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I created a watchdog/notifier in C++ and wanted to make it better so it could be used by multiple people. The idea is that there is a timer class and event. client create events and pass a lambda function, timeout in seconds and repeat mode i.e. whether to keep the event active after a timeout or deactivate once the timeout is reached (default mode). The event can be activated and deactivated by the client on-demand or has done in the lambda function.

timer.hpp

#pragma once

#include <functional>
#include <chrono>
#include <vector>
#include <utility>
#include <set>
#include <stack>
#include <thread>
#include <mutex>
#include <condition_variable>
#include <algorithm>

struct Event
{
  unsigned int id {0};
  std::chrono::time_point<std::chrono::steady_clock> startTimepoint;
  std::chrono::seconds timeout {std::chrono::seconds::zero()};
  std::function<void(unsigned int id)> function {nullptr}; // handler
  bool isRepeated {false};
  bool isActive {false};
  bool isExecuted {false};

  Event(unsigned int p_id,
        std::chrono::seconds p_timeout,
        std::function<void(unsigned int p_id)>&& p_function, bool p_isRepeated)
    : id(p_id),
      timeout(p_timeout),
      function(p_function),
      isRepeated(p_isRepeated)
  {
  }
};

struct TimeEvent
{
  std::chrono::time_point<std::chrono::steady_clock> nextTimepoint;
  unsigned int eventID;
};

inline bool operator<(const TimeEvent& l, const TimeEvent& r)
{
  return l.nextTimepoint < r.nextTimepoint;
}


class Timer
{

public:
  Timer();
  virtual ~Timer();

  unsigned int RegisterEvent(std::function<void(unsigned int p_id)>&& p_function,
                             std::chrono::seconds timeout = std::chrono::seconds::zero(),
                             bool isRepeated = false);
  bool RemoveEvent(unsigned int id);
  bool ActivateEvent(unsigned int id, int timeout = 0);
  bool IsActivated(unsigned int id) const;
  bool DeactiveEvent(unsigned int id);
  bool DeactivateAllEvent();
  bool IsExecuted(unsigned int id) const;

private:
  void Run();

  std::mutex m_mutex {};
  std::condition_variable m_condition {};
  std::thread m_workerThread {};
  bool m_isTimerActive {true};

  std::vector<Event> m_eventsList {};
  std::set<TimeEvent> m_activeTimeEventSet {}; //Auto ordered due to set
  std::stack<unsigned int> m_freeEventIds {};
};

timer.cpp

#include "timer.hpp"
void Timer::Run()
{
  std::unique_lock<std::mutex> lock(m_mutex);

  while (m_isTimerActive)
  {
    if (m_activeTimeEventSet.empty())
    {
      m_condition.wait(lock);
    }
    else
    {
      TimeEvent te = *m_activeTimeEventSet.begin();
      if (std::chrono::steady_clock::now() >= te.nextTimepoint)
      {
        m_activeTimeEventSet.erase(m_activeTimeEventSet.begin());
        lock.unlock();        
        m_eventsList[te.eventID].function(te.eventID);
        lock.lock();
        m_eventsList[te.eventID].isExecuted = true;
        if (m_eventsList[te.eventID].isActive && m_eventsList[te.eventID].isRepeated)
        {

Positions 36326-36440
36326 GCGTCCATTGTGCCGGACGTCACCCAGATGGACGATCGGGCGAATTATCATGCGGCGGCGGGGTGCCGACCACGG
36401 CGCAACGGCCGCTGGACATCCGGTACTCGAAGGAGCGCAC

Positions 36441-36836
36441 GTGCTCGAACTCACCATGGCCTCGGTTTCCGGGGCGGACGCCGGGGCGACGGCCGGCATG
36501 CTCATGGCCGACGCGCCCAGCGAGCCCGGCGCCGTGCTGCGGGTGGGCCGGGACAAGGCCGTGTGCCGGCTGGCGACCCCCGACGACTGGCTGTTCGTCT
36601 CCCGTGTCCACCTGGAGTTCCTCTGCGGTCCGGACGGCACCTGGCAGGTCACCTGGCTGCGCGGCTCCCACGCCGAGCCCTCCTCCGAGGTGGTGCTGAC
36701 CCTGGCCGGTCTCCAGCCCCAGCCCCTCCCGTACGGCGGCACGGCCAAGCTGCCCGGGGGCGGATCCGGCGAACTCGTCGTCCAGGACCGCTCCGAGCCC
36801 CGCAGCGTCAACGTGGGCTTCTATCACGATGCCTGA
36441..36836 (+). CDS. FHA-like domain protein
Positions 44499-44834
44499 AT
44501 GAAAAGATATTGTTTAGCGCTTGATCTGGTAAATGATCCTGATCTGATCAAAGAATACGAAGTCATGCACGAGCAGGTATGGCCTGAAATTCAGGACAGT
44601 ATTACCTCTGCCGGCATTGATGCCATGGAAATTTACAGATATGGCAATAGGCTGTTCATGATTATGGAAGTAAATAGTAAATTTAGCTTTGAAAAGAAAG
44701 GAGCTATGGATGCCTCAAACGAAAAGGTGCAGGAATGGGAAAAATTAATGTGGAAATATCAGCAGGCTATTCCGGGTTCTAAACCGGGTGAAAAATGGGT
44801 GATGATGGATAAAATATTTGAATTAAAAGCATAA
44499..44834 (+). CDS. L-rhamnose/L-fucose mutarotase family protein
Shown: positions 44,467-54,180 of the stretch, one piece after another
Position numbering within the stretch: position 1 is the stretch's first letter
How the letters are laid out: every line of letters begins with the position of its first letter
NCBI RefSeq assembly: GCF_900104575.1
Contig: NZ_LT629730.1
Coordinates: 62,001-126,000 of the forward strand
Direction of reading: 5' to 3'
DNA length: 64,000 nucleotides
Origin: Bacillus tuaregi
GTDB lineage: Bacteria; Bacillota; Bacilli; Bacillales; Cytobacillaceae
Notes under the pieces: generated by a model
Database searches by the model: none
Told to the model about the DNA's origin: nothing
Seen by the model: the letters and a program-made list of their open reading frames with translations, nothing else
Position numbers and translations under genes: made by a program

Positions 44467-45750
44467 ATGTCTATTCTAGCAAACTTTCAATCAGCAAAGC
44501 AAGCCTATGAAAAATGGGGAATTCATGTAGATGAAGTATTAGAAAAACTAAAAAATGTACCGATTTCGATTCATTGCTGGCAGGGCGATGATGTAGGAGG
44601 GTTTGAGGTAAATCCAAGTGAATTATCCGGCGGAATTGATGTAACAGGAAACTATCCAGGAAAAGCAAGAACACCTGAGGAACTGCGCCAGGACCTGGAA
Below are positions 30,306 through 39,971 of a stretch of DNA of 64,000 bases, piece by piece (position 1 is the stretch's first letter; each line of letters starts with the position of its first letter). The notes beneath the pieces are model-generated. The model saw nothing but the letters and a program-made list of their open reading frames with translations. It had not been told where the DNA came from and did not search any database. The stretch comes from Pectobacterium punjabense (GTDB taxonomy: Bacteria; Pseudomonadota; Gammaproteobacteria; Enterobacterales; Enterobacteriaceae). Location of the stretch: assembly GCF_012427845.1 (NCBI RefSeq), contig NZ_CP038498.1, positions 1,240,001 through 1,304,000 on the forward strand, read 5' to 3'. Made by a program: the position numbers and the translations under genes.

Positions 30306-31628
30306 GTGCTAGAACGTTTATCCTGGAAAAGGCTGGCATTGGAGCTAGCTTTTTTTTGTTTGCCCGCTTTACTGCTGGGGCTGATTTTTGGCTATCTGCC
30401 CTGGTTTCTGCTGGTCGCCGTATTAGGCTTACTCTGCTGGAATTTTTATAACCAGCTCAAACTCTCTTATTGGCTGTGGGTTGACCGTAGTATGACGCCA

te.nextTimepoint += std::chrono::duration_cast<std::chrono::seconds>(m_eventsList[te.eventID].timeout);
          m_activeTimeEventSet.insert(te);
        }
        else
        {
          m_eventsList[te.eventID].isActive = false;
        }
      }
      else
      {
        m_condition.wait_until(lock, te.nextTimepoint);
      }
    }
  }
}

Timer::Timer()
{
  std::unique_lock<std::mutex> lock(m_mutex);
  m_workerThread = std::thread([this]
  {
    Run();
  });
}

Timer::~Timer()
{
  std::unique_lock<std::mutex> lock(m_mutex);
  lock.unlock();
  m_isTimerActive = false;
  m_condition.notify_all();
  m_workerThread.join();
  m_eventsList.clear();
  m_activeTimeEventSet.clear();
  while (!m_freeEventIds.empty())
  {
    m_freeEventIds.pop();
  }
}

unsigned int Timer::RegisterEvent(std::function<void(unsigned int p_id)>&& p_function,
                                  std::chrono::seconds timeout,
                                  bool isRepeated)
{
  unsigned int id;
  std::unique_lock<std::mutex> lock(m_mutex);
  if (m_freeEventIds.empty())
  {
    id = m_eventsList.size();
    Event e(id,
            timeout,
            std::move(p_function),
            isRepeated);

    m_eventsList.push_back(std::move(e));
  }
  else
  {
    id = m_freeEventIds.top();
    Event e(id,
            timeout,
            std::move(p_function),
            isRepeated);
    m_freeEventIds.pop();
    m_eventsList[id] = std::move(e);
  }

  lock.unlock();
  m_condition.notify_all();
  return id;
}


bool Timer::ActivateEvent(unsigned int id, int timeout)
{
  std::unique_lock<std::mutex> lock(m_mutex);

  if (m_eventsList.size() == 0 || m_eventsList.size() < id)
  {
    return false;
  }
  if(timeout)
  {
    m_eventsList[id].timeout = std::chrono::seconds(timeout);
  }

  if (m_eventsList[id].timeout > std::chrono::seconds::zero())
  {
    m_eventsList[id].isActive = true;
    m_eventsList[id].isExecuted = false;
    m_eventsList[id].startTimepoint = std::chrono::steady_clock::now();

    auto it = std::find_if(m_activeTimeEventSet.begin(), m_activeTimeEventSet.end(),